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Cephalalgia. 1999 Dec;19(10):851-8.

Possible antimigraine mechanisms of action of the 5HT1F receptor agonist LY334370.

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  • 1Department of Pharmacology, Merck, Sharp and Dohme Neuroscience Research Laboratories, Harlow, Essex, UK. sara_shepheard@merck.com


This study investigated whether the selective 5HT1F receptor agonist LY334370 has other possible antimigraine mechanisms in addition to the proposed inhibition of dural plasma extravasation. LY334370 (up to 10(-5) M) had no vasoconstrictor effects on human cerebral arteries in vitro. It had no effect (up to 10 mg kg-1, i.v.) on neurogenic vasodilation of dural blood vessels produced by electrical stimulation of the dura mater in anesthetized rats. Nor had it any effect (at 3 mg kg-1, i.v.) on the hyperalgesia produced by injection of carrageenan into the paw of conscious rats or on nociceptive reflex responses in the spinalized, decerebrate rabbit (up to 3 mg kg-1, i.v.), indicating that it has no general analgesic properties. However, it significantly inhibited activation of second-order neurons in the trigeminal nucleus caudalis produced by electrical stimulation of the dura mater in anesthetised rats at 3 mg kg-1, i.v. These results provide evidence to suggest that LY334370 has a central mechanism of action in blocking the transmission of nociceptive impulses within the trigeminal nucleus caudalis and that this may represent a mechanism through which it has its antimigraine effect.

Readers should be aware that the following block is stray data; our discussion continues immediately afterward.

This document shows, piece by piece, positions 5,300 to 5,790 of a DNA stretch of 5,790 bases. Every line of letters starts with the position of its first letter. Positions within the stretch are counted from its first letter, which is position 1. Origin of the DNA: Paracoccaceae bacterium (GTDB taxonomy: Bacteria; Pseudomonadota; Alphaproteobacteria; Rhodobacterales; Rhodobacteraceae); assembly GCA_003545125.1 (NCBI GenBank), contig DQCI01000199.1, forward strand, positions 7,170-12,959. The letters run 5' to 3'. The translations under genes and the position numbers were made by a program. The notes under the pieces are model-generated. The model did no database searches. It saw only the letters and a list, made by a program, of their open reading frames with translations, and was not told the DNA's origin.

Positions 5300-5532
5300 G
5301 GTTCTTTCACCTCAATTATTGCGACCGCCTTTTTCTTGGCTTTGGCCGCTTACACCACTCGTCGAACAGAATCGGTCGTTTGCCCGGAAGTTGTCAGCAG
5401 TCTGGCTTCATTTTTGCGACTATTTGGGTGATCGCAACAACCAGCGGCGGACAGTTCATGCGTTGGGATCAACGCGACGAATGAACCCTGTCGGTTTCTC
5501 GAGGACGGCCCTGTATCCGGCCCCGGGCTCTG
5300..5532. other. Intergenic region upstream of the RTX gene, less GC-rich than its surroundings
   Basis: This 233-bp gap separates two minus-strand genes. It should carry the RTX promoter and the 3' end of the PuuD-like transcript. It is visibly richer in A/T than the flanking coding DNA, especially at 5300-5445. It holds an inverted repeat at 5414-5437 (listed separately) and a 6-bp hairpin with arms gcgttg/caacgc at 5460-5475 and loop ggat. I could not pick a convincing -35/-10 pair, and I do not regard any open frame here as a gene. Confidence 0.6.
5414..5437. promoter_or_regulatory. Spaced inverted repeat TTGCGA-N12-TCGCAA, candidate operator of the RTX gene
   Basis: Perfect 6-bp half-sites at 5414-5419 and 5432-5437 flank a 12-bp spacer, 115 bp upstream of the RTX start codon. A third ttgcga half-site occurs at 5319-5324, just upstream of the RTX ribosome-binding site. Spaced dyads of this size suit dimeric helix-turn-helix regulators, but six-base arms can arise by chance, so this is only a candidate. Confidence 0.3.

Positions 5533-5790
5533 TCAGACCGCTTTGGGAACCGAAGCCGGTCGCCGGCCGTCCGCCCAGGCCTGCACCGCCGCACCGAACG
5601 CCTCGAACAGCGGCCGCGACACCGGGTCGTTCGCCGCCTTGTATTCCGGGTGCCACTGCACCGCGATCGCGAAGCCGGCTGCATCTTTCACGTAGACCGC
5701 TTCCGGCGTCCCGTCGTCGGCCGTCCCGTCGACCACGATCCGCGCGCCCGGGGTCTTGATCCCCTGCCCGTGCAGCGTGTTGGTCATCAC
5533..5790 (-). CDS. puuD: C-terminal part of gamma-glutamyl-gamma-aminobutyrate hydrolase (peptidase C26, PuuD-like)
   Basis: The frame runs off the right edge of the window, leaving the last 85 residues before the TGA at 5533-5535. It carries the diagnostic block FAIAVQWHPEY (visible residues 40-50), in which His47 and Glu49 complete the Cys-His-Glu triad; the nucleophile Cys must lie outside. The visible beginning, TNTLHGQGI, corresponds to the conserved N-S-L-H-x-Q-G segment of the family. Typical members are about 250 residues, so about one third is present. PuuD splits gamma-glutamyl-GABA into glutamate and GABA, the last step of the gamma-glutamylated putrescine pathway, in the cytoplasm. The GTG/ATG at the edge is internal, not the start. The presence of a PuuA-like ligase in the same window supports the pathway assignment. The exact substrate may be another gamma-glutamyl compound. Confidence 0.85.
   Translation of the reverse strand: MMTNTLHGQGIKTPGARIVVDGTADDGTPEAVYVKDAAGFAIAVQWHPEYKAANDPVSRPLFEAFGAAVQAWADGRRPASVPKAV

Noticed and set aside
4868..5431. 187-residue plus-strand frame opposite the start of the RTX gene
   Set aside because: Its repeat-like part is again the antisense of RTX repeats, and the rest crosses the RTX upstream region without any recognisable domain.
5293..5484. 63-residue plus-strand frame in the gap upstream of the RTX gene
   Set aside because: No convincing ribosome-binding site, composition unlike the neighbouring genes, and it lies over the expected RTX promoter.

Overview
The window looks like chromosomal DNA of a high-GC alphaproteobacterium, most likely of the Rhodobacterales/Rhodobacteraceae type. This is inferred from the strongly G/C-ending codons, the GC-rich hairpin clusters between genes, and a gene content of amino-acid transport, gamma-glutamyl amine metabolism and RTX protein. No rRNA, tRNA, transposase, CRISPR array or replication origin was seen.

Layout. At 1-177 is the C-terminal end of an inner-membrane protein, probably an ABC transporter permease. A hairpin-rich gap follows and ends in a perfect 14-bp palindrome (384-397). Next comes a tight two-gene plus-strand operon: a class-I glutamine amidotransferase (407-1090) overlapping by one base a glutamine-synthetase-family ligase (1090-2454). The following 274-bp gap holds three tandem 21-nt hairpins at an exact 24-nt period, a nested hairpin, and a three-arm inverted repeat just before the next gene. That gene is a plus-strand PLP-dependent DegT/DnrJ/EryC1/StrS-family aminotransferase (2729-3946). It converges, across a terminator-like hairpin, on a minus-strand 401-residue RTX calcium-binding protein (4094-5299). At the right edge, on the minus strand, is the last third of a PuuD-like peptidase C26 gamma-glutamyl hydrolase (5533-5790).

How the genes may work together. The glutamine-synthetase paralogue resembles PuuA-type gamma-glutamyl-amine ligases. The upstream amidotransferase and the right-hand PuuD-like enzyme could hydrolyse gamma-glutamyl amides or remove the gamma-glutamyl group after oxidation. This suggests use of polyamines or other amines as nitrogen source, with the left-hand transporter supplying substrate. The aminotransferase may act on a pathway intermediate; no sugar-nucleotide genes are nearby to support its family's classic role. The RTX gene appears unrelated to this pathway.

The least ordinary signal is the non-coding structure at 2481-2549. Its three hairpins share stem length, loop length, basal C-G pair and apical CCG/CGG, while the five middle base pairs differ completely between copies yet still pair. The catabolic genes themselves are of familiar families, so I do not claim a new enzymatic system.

[PubMed - indexed for MEDLINE]
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